Ed#461: Reelin' in the Years

20 June 2014 Alan Attwood

Ed#461: Reelin' in the Years

Young people are getting older. This is one conclusion to be drawn from the federal government’s move (outlined in the recent Budget) to increase the eligibility threshold for the age pension. The idea is that people born after 1965 may be required to work until they’re 70 to qualify for a pension. Reaction to this has not been positive. Yet it can be construed as good news. The pension is a marker of old age. So perhaps, in a while, anyone under 70 will be regarded as ‘young’. This interpretation may even put a spring in the step of anyone in their sixties. And here’s some more good news for them: they may have another two decades to go. The average life-expectancy is now just over 80 years for men and 84 for women in Australia.

We wrestled with issues about age when we prepared this edition. The plan was to celebrate the achievements of older people, as well as explore some problems increasingly faced by senior women (see Sophie Quick’s story on p17). But the obvious question soon came up: what counts as ‘old’ these days? Not so long ago, I suspect, 60 would have been deemed a milestone age. Or 65 – still the retirement age for many. But the Budget news helped us settle on 70 as a useful figure to work with, though we understand that chronological age is an imperfect guide to vitality and capability. Some in their nineties are much more sprightly than many in their fifties. After an office whip-round, we came up with a rollcall of Admirable Elders. Names that came up ranged from artist Mirka Mora (86) to former PM Malcolm Fraser (84), swimming legend Dawn Fraser (76), singer Roberta Flack (77), everybody’s favourite naturalist, David Attenborough (88), and eccentric designer Karl Lagerfeld (80). Influential American writer Maya Angelou, who recently died at 86, would have walked in. You could also add – out of admiration for her stamina and sense of duty – Queen Elizabeth II (88).

Some of those have already been featured on our cover, which ruled them out when we narrowed down the list of contenders for a starring role in this edition. We settled on Harrison Ford, a comparatively youthful presence in our Council of Elders as he turns 72 on 13 July. He becomes a poster boy for admirable oldies for the same reasons that a fellow actor, Michael Caine (now 81), represented all grandparents just over a year ago, in Ed#434: because he’s eligible, and because he was available. Oh yes – and because, 37 years after the release of the first one, there’s another Star Wars movie in the works. Ford will reprise the role of Han Solo, linking up with Star Wars alumni Mark (Luke Skywalker) Hamill and Carrie (Princess Leia) Fisher, who has described them all as looking “a little melted”.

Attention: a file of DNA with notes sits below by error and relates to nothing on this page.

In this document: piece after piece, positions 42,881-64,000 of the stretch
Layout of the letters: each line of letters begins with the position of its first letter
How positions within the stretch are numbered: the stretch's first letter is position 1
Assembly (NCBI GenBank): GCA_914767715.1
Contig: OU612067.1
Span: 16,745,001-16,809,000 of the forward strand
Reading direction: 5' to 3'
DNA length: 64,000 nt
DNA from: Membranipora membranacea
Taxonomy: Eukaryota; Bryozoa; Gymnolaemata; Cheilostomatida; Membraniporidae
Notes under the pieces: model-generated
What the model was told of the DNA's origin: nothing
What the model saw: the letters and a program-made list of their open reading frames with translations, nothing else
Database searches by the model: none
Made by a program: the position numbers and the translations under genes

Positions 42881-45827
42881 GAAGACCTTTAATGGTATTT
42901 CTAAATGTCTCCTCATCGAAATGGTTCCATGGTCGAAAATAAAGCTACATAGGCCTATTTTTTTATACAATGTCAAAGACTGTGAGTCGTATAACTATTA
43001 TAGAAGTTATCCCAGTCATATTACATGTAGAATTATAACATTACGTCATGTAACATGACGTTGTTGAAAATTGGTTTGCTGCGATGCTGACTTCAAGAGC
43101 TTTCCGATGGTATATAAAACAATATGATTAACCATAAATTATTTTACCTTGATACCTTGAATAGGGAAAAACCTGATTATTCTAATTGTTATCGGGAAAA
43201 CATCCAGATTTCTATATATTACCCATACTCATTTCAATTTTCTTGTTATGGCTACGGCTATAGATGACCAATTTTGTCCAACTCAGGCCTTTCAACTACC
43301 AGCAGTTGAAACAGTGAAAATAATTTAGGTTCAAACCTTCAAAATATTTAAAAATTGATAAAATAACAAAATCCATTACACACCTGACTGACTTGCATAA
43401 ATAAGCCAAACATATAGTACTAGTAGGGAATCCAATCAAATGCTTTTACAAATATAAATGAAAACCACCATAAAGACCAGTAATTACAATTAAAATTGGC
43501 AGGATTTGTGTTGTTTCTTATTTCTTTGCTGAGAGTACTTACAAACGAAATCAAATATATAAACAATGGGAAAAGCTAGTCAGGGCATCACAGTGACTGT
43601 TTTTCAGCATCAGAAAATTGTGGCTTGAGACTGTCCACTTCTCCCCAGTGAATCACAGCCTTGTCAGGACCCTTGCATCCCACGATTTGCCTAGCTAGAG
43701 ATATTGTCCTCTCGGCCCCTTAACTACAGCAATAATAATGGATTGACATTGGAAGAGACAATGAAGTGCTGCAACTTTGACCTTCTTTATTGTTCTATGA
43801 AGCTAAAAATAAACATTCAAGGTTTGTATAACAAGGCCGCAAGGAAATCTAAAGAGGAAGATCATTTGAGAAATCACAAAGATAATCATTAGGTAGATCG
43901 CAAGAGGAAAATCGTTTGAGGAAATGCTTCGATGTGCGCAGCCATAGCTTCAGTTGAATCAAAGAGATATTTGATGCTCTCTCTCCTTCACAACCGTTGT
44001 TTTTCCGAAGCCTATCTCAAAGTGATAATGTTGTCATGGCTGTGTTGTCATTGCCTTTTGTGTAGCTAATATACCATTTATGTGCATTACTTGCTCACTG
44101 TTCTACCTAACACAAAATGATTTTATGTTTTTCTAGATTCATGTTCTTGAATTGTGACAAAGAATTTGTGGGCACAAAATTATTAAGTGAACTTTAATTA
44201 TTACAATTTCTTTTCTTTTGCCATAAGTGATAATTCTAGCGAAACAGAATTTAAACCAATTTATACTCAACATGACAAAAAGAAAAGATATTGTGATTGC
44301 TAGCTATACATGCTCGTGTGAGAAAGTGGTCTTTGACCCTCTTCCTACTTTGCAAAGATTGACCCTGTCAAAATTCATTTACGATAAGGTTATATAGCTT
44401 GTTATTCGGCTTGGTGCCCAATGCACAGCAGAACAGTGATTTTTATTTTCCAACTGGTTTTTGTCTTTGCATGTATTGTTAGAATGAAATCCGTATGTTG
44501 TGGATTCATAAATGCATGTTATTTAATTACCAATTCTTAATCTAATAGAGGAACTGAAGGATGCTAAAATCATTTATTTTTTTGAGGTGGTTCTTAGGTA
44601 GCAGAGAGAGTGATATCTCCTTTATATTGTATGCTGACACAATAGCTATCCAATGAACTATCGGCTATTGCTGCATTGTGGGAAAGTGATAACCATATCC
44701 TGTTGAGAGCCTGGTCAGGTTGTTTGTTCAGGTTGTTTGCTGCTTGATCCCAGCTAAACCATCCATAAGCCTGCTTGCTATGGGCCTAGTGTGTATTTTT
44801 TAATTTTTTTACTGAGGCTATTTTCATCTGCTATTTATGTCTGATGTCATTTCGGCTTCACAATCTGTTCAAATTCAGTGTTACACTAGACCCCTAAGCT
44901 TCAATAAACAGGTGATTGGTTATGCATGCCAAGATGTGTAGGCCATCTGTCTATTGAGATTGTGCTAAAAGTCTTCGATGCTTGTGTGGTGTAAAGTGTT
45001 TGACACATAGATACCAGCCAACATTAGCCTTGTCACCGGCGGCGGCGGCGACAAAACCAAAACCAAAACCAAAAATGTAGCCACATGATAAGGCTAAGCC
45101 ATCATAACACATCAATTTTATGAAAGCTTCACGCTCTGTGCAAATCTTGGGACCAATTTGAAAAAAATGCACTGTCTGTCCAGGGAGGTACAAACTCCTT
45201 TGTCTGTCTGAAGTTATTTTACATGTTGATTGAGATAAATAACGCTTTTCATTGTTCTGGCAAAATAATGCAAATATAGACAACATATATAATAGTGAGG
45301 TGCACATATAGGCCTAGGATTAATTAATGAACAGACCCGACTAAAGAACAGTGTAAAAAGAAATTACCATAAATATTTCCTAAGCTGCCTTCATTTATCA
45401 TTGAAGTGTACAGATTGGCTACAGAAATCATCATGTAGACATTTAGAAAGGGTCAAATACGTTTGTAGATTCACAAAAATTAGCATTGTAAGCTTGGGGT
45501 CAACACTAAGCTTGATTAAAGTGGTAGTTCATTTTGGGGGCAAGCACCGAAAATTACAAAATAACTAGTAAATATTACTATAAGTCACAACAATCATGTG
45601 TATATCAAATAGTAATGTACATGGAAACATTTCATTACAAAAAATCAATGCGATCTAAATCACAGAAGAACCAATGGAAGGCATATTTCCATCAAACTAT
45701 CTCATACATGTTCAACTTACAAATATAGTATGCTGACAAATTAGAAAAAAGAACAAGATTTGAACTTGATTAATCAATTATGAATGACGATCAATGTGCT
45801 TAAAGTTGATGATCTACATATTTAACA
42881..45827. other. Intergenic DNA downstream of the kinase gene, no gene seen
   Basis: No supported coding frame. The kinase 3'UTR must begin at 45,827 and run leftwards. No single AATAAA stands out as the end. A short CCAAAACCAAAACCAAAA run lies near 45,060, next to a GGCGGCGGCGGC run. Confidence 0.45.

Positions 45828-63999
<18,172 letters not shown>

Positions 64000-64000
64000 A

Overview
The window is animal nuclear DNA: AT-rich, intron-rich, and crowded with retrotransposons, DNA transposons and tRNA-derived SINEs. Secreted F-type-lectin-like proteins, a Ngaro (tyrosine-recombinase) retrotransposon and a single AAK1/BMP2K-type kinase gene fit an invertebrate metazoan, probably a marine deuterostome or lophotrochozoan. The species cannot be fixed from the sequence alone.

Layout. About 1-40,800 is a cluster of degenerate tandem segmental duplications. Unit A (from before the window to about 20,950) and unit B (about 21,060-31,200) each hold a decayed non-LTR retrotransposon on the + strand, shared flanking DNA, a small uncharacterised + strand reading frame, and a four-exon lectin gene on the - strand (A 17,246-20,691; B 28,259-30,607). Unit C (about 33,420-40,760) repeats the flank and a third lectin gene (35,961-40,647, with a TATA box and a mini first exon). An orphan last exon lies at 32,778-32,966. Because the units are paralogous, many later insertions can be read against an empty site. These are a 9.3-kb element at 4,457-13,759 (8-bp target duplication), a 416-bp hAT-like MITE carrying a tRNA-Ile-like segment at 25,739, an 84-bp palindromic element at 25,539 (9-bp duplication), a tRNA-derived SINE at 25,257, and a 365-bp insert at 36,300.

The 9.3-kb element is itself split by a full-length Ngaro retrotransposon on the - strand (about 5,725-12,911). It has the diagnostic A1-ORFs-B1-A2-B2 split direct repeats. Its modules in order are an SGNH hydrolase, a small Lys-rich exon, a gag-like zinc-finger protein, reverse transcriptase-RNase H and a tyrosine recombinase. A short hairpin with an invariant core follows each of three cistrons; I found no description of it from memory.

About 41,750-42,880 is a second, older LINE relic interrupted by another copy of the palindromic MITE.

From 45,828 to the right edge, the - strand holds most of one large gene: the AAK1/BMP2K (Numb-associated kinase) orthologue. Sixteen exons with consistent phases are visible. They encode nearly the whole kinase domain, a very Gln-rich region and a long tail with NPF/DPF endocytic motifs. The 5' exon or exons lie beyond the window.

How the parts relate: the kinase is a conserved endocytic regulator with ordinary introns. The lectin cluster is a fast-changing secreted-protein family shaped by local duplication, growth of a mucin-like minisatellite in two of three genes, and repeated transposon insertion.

And then, from the movie set, came a gift for editorial writers: reports that Ford had suffered a mishap – an ankle injury, following an altercation with a spaceship door. We wish him well in his recovery, though it’s hard not to feel that, not so long, long ago, in a galaxy close to where he is today, a younger Han Solo would have ensured the door came off second-best.

As we prepared this edition there also came news that English writer, comedian and actor Rik Mayall had died, too soon, aged 56. Mayall will forever be linked with the memorable British TV series, The Young Ones, from the early 1980s. And now one of the Young Ones has gone; something that can cause reconsideration of all our ideas about age and mortality. The length of time spent on Earth matters a lot less than what is achieved in that time. And now, thanks to this year’s Budget, many can feel younger for longer.

» Alan Attwood is Editor of The Big Issue.

This article appeared in Ed#461 of The Big Issue magazine.

 

 

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